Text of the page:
In past studies, Cummins has determined that low speed idle can contaminate the oil at between 1-1/2 to over twice the normal rate; this is one of the main reasons for recommending "severe duty" maintenance intervals for engines operating with more than 40% idle time. Another reason is that, if sump temperatures are not sufficiently high, the water (produced by combustion, let alone condensation) will not be heated enough to evaporate from the oil.

In the Dodge/Ram Cummins midrange engine application, both Dodge and Cummins have recommended owners to limit idle time to 5 minutes and have also offered a software upgrade "idle up" feature, which increases the idle speed, warming up the engine enough to limit incomplete combustion byproducts.

There may be some balance in stop-and-go driving and urban delivery, wherein one would trade off the benefits to be gained from reducing idle time against the fact that shutting the engine down (every time it's not pulling a load) necessarily creates a "starting event." If the "off time" is long enough, there is a transient starting event time where the oil pressure is not fully established and the engine is running. Accelerated wear can occur during these conditions. In hot temperatures, when the oil is thinner, the oil drains away quickly so some degree of idle may be preferred to starting/stopping and restating the engine fifty times a day.

Common sense may be the best guideline. Common sense would include an appreciation of the above and factor in outside temperature, whether or not the engine will be run for a long enough time later in the day (to burn off carbon and water), how long the idle is, whether or not the A/C needs to be run, etc. Again, one of the parameters defining "severe duty" is excessive idle time; running at idle for more than ten (10) minutes probably doesn't make sense; the "smart idle" ICON-type devices will help; balancing the cost of excessive idle vs. the utility/necessity/option of idle, etc.... all of these considerations should be factored in."


from ford.

why change the oil early, fuel contamination.

What exactly is extended idling?
Ford Motor Company defines extended idling as follows:
Over 10 minutes per hour of normal driving
Frequent low speed operation
Sustained heavy traffic less then 25 MPH
One hour of idle time, is equal to approximately
25 miles of driving

If any 6.0L powered vehicle falls into the above
categories it is classified under Severe Service
Operations and thus the following maintenance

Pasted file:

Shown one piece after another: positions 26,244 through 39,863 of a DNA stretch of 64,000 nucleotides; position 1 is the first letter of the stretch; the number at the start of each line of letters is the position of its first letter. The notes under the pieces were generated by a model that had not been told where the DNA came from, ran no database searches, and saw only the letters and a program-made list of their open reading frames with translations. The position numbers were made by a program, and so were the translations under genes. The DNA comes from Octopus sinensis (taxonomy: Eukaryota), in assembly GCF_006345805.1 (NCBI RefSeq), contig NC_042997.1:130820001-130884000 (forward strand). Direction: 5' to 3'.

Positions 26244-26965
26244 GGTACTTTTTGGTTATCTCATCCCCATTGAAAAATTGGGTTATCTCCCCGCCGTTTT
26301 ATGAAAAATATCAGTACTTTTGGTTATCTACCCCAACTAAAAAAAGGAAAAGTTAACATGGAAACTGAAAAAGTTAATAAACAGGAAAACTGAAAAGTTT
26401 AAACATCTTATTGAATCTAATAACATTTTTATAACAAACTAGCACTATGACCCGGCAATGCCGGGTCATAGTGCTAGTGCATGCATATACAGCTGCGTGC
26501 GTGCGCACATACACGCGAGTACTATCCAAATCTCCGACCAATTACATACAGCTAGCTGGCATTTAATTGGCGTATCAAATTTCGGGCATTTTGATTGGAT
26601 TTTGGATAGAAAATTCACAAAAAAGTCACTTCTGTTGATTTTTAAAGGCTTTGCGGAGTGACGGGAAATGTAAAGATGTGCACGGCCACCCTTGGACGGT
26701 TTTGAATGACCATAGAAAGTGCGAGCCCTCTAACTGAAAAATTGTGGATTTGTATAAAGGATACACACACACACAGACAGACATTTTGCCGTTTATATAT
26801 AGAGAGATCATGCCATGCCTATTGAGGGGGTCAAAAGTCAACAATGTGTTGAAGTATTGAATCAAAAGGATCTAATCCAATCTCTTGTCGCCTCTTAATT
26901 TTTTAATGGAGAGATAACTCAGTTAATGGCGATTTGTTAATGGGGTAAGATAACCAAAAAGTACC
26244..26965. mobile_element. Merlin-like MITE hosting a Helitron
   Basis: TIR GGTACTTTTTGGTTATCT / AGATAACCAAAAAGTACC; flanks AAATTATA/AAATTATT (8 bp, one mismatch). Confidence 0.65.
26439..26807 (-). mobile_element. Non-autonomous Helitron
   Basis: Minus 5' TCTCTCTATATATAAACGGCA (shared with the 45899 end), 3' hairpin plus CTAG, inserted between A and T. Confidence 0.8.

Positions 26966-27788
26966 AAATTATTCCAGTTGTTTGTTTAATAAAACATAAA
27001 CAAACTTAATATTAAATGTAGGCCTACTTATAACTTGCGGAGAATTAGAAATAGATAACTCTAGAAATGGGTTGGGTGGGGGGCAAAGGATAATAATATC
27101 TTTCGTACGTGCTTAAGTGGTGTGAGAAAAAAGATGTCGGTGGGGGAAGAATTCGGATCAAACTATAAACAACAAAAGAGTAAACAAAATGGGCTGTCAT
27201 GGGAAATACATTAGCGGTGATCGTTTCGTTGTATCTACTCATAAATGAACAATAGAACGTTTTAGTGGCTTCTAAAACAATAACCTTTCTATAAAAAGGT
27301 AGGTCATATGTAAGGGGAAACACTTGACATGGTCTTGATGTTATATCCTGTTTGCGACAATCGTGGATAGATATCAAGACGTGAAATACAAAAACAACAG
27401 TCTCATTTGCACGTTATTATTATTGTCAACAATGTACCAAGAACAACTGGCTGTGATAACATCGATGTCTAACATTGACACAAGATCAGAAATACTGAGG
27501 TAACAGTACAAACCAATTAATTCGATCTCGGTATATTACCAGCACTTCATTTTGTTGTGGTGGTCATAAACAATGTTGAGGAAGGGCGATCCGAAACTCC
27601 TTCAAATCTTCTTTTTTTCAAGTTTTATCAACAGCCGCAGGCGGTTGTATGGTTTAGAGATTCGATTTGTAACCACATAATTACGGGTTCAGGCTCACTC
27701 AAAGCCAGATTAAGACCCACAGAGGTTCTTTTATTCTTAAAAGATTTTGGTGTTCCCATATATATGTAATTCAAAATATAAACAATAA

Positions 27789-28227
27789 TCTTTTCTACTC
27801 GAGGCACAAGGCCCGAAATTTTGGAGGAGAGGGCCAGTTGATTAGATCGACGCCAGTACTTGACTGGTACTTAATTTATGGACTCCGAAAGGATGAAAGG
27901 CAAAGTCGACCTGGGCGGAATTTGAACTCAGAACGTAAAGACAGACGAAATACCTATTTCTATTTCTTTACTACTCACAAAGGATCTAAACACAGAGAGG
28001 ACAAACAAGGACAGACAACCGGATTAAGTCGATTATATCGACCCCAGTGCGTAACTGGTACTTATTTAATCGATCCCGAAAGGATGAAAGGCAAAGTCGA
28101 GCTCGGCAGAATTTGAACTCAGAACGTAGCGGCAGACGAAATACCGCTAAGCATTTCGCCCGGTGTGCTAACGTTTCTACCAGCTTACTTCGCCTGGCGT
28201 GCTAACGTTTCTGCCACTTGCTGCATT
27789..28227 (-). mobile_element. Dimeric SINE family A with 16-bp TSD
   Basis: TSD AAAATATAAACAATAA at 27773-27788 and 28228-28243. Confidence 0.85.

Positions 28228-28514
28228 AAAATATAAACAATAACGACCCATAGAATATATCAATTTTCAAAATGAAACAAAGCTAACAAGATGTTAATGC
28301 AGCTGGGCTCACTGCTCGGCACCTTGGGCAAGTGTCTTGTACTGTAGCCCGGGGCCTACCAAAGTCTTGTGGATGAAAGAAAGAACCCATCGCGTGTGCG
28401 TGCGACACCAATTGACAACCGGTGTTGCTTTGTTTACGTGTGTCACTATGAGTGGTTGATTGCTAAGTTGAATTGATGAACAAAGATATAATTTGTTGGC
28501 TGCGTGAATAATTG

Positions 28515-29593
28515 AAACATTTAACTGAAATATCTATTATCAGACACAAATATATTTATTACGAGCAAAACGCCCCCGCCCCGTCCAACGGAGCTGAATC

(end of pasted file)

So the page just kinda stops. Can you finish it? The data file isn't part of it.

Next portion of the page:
intervals are suggested in the Owner’s Manual:
Oil Filter: 5,000 miles, 200 engine hours, 250
gallons of fuel or 3 months (whichever comes first)
Fuel Filters: 10,000 miles, 400 engine hours or
6 months (whichever comes first)
DSLIDLETIMESS 12-08
Motorcraft and Power Stroke Diesel are registered trademarks of Ford Motor Company
2008 Ford Motor Company
Example: Each day a certain vehicle averages 50
miles driven and 6 hours of idle time. Here’s how its
maintenance schedule would look different based
simply on miles driven:
5,000 miles recommended interval divided
by 50 miles driven per day would result in a
scheduled oil change every 100 days
Factoring in the idle hours on those 100 days:
6 hours of idle time per day at an estimated 25
miles per idle hour (from above; one hour of
idle time is equal to approximately 25 miles of
driving) results in 15,000 simulated miles.
Conclusion: after 100 days the engine oil actually
has 20,000 miles of wear!
If this vehicle were to
perform scheduled maintenance based on engine
hours instead of miles driven the interval would
change to approximately 30 days.


https://www.fleet.ford.com/truckbbas...IDLETIMESS.pdf


HAHAHA funny McKinny.
I'm the only one who can back up what they post.

Last edited by snofarmer; 01-15-2013 at 12:11 PM..
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Old 01-15-2013, 02:42 PM
 
Location: Texas
4,733 posts, read 10,116,476 times
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Considering this thread has taken a different course and it's over diesels, here's Fords view on idling and the whys for their engines.
http://www.powerstrokediesel.com/doc..._Intervals.pdf

Not all diesel engines are fired by oil compressed injectors. Most are pintel type which makes a difference in how the oil is sheared. Usually, in most modern diesel engines of the type found in large rigs, carbon deposits are not an issue with idling an engine. Yes, the coolant temp falls when idling in the cold winter but it hardly falls at or below the ambient temperature where an engine would have to start. The engine oil would also not be ambient temperature causing more damage at cold startup. That's why you usually see diesel rigs idling over night. Trains use an oil that is more akin to sludge, its' extremely heavy. So heavy it's not going to pump thru a typical road diesel or gas engine. It has to stay warm or you won't start the engine. They also use heaters to keep it up to an operational temp in the winter. Oil rigs use the same type lubricant as well diesels found in large ships. Just because it uses diesel fuel doesn't mean that the engines are close to being alike. About the only thing some of them share is the fuel and high compression as compared to a gas engine. Like any vehicle you buy, read, understand, and follow the owners manual. Pretty simple, huh.